Apparently when The Rosebuds rolled into town last week for their August 7th show at Boot & Saddle they were expecting a hater or two… According to vocalist/guitarist/programmer Ivan Howard the last time the band was in town, which had them performing Sade’s Love Deluxe in its entirety at Johnny Brenda’s, a less-than-charmed fan approached the band after the set to proclaim, “What the fuck? I come see The Rosebuds and you play a bunch of fucking Sade songs.” However, said fan apparently did not turn out… and it’s hard to tell whether that was to the band’s delight or disappointment… The band did, however, have a reasonable number of very enthusiastic fans in attendance, some who even claimed their fandom was won over by the Sade covers. And while Boot & Saddle was far from “packed” on that particular Thursday, those in attendance made their presence very known, chanting along to the North Carolina duo’s indie pop “classics” as if they were the songs that saved their lives… and they were even quite supportive of the new material.

Ivan Howard and Kelly Crisp, formerly married couple and core of The Rosebuds, are currently supporting their sixth full-length, Sand+Silence, which dropped last week on Western Vinyl. Throughout their career, which dates back to 2001, The Rosebuds have transitioned back and forth through a number of fairly disparate sounds. While they began as what could be described as an indie folk band, they have also regularly dealt in the genres of R&B, post-punk, and dream pop, without ever losing the intimacy of the duo as legitimately great songwriters. Their latest Philly appearance included the better part of their latest album, which boasts new wave grooves (“Sand+Silence”), epic alt rock balladry (“Give Me a Reason”) and even a bit of twee-and-Brit-pop-inspired soul (“Tiny Bones”)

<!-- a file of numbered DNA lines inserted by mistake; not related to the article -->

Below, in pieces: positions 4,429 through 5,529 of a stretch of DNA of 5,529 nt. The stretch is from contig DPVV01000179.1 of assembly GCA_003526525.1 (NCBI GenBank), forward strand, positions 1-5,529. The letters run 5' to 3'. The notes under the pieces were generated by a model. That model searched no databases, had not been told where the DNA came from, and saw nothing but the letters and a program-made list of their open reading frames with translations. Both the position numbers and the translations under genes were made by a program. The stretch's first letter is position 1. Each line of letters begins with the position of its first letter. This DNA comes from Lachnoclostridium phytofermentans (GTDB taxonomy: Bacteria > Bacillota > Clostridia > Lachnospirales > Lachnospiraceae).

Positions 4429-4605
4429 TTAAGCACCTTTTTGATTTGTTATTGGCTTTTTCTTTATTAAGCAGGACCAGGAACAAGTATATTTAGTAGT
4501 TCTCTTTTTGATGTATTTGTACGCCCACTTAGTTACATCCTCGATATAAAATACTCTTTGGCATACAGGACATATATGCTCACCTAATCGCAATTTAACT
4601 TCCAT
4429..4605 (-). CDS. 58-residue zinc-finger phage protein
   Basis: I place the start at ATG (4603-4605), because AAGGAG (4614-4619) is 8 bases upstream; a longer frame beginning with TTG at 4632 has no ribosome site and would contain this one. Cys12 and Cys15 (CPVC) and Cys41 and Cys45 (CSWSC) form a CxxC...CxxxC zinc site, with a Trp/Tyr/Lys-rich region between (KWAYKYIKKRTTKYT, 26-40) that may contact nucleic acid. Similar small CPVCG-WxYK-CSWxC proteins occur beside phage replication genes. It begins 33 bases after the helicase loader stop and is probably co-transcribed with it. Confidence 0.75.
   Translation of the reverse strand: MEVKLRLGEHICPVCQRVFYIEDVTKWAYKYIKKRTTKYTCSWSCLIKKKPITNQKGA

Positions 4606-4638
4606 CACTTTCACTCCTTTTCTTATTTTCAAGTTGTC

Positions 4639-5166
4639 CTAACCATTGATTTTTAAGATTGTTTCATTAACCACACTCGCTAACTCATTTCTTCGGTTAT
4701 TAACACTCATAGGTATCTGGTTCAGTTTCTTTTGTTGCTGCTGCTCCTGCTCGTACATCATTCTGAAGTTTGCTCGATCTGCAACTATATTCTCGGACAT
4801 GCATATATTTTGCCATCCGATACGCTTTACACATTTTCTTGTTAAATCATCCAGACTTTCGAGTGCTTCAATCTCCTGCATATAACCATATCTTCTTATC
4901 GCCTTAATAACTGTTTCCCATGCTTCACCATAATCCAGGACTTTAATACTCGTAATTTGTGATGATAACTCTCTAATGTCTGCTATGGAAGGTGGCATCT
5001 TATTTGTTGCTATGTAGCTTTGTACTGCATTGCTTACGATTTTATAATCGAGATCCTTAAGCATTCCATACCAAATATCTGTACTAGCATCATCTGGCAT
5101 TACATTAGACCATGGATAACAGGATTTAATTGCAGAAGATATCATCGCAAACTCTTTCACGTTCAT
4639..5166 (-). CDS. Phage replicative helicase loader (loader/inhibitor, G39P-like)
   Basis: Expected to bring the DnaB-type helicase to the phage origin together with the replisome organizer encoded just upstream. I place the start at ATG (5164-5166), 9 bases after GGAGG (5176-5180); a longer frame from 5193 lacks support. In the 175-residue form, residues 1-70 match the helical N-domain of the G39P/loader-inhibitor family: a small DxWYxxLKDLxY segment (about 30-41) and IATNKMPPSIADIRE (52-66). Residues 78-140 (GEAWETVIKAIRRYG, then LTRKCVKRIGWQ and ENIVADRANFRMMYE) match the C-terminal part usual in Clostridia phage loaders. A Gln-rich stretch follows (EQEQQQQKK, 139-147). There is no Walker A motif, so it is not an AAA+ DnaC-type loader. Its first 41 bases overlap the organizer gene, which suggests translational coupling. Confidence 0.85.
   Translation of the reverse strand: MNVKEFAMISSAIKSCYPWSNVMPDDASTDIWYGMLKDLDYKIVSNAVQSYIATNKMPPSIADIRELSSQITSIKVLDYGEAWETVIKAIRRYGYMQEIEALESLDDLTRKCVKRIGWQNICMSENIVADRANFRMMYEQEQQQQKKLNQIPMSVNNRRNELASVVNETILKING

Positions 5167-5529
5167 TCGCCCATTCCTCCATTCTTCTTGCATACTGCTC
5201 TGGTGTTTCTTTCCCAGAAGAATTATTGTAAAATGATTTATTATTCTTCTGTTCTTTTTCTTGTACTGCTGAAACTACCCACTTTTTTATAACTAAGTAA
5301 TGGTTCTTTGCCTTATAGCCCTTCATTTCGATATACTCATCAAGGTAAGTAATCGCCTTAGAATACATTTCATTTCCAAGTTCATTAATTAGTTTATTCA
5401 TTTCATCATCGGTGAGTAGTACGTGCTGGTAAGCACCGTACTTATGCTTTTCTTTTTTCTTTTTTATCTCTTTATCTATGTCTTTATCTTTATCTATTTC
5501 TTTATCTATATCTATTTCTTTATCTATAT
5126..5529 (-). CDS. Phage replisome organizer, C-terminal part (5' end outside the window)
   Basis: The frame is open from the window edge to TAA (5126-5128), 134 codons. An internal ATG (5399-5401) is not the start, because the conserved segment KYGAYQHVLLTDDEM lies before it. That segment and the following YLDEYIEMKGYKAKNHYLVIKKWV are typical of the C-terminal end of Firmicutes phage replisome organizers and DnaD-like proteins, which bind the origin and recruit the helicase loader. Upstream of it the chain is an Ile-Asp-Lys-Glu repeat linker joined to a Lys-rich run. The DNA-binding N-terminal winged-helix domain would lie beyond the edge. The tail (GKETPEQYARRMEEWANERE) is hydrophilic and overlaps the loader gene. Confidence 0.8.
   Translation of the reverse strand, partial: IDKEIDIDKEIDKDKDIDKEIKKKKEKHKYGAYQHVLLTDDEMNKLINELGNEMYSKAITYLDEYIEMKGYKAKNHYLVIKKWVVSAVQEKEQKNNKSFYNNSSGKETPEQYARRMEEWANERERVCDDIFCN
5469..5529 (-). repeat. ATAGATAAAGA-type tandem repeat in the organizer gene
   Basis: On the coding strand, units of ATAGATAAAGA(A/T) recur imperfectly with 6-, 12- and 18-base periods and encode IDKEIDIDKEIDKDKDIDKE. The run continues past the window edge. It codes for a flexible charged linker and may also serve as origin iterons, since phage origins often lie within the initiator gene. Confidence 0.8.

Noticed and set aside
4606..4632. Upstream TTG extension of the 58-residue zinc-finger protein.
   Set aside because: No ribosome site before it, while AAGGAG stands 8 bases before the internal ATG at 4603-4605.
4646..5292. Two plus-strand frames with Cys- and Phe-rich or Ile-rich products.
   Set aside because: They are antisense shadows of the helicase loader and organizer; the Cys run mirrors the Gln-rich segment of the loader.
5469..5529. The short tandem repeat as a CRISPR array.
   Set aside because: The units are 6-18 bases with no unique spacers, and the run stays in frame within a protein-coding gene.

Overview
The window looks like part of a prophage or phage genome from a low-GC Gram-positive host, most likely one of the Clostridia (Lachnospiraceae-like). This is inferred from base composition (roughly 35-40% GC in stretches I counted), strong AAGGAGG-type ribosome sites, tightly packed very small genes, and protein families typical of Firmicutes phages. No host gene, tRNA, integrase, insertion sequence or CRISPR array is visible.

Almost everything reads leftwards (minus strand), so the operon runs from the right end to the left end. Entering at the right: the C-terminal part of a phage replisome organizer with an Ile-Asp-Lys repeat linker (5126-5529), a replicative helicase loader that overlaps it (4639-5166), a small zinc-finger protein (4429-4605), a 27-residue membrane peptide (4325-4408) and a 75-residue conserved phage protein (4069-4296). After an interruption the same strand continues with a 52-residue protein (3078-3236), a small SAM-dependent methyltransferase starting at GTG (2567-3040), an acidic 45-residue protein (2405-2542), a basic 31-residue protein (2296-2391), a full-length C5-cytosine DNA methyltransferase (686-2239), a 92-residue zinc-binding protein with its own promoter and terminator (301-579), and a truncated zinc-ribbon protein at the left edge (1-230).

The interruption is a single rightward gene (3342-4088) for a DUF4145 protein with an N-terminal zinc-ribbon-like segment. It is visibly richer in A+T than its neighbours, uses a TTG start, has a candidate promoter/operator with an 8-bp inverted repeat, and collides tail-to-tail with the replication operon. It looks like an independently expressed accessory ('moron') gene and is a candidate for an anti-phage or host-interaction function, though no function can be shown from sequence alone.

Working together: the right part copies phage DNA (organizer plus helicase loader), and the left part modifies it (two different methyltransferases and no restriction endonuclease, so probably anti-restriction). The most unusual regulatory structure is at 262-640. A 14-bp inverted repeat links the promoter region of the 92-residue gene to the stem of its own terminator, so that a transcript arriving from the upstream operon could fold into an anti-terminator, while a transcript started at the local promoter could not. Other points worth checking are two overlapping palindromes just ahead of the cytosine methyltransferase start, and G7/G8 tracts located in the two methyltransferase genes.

Despite the abundance of new tracks, the band’s set did manage to span their relatively dense career, including “Back to Boston” off of 2003’s The Rosebuds Make Out; “Get Up Get Out,” off of 2007’s Night of the Furies; and “Come Visit Me” and “Woods,” off of 2011’s Loud Planes Fly Low. However, the evening’s perfectly-spaced highlights all came from 2005’s Birds Make Good Neighbors and 2008’s Life Like, the band’s undeniably most profound works. The evening began with the title track of Life Like, a haunting Americana postmodern lounge number (see: Nick Cave, but less Satanic). Just about mid-way through the set had the band churning out arguably their best number, “Boxcar,” which meets at the intersection of authentic jangle pop and dance rock revivalists. But the night’s finest moments were (as should always be the case) in its final moments, with “Nice Fox,” The Rosebuds’ quintessential gospel anthem, which eventually had Kelly Crisp make her way into the audience to embrace the mildly transcendent moment among her fans… And while The Rosebuds might not be selling quite as many albums and tickets as we had expected half a decade ago, they have certainly proven to be the kind of band that has fans that truly do get them.